WASHINGTON — With tornado season about to begin, the U.S. House passed a bill Tuesday by Rep. Jim Bridenstine aimed at boosting federal weather forecasting capabilities and lengthening the warning time for tornadoes.
The legislation passed by voice vote and now goes to the Senate.
Bridenstine, R-Tulsa, said the bill would rebalance the priorities of the federal agencies involved in weather research and forecasting. It “helps get weather research projects out of the lab and into the field,” he said.
Bridenstine and other lawmakers said the legislation would also push the federal agencies to incorporate input from the broader weather community, including private companies and universities.
Rep. Suzanne Bonamici, D-Ore., said the legislation presses the National Oceanic and Atmospheric Administration “to get serious about exploring private sector solutions for their data needs.” Moreover, she said, it would tap the expertise of social scientists about how to convey severe weather warnings to the public.
At a hearing on the bill last summer, Kelvin Droegemeier, professor of meteorology and vice president of research at the University of Oklahoma, told a House subcommittee that research on storm warnings should include an examination of how people respond to them.
“We need to understand how we convey and formulate uncertainty in messaging to the public, how the public responds and comprehends warning information,” Droegemeier told a Science, Space and Technology subcommittee.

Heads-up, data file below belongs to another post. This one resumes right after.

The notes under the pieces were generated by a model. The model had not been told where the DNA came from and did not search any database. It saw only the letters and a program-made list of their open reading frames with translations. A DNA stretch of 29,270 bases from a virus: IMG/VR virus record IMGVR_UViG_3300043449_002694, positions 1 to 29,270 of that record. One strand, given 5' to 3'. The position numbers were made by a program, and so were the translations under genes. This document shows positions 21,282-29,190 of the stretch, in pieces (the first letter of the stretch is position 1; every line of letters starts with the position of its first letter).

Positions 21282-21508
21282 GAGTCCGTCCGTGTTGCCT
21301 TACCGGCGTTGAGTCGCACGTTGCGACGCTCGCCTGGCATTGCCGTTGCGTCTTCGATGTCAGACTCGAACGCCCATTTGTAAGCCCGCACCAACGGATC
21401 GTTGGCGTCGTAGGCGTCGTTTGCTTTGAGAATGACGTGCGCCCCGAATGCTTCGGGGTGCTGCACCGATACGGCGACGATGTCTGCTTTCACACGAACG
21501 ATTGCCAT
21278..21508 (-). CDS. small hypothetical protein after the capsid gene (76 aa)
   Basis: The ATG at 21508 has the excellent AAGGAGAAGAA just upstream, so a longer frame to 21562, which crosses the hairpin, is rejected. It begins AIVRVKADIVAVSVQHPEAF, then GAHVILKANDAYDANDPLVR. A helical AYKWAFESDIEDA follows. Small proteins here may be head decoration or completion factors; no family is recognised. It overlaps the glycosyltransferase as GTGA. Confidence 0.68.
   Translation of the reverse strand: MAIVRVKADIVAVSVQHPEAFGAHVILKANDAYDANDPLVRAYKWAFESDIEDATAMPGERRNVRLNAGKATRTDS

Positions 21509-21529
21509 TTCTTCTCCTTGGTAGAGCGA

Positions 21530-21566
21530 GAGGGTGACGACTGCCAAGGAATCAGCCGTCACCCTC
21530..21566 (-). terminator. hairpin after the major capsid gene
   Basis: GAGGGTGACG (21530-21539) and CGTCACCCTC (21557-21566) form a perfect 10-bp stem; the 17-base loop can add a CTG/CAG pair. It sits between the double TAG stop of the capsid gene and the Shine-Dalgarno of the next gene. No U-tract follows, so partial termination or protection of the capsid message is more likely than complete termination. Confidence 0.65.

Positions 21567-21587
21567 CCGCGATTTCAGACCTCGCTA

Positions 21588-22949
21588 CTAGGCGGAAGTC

Droegemeier also said that — because of uncertainty about public response to warnings — lawmakers should be cautious in focusing on the goal of providing an hour of lead time about potential tornadoes.
In his remarks on the House floor Tuesday, Bridenstine praised the work at OU’s National Severe Storms Laboratory and said its use of military radar technology has the potential for giving an hour of lead time to the public for tornadoes.
Residents of Moore got 15 minutes of lead time last year before the devastating tornado struck, Bridenstine said.
“America can do better than 15 minutes,” he said.
Rep. Lamar Smith, R-Texas, said the nation’s leadership has slipped in severe weather forecasting, with European models often predicting the United States’ weather better than domestic forecasts.
Bridenstine’s bill originally sought to shift money from climate change research at federal weather agencies to improve tornado forecasting.
However, Democrats on the Science, Space and Technology Committee objected and a bipartisan compromise was worked out.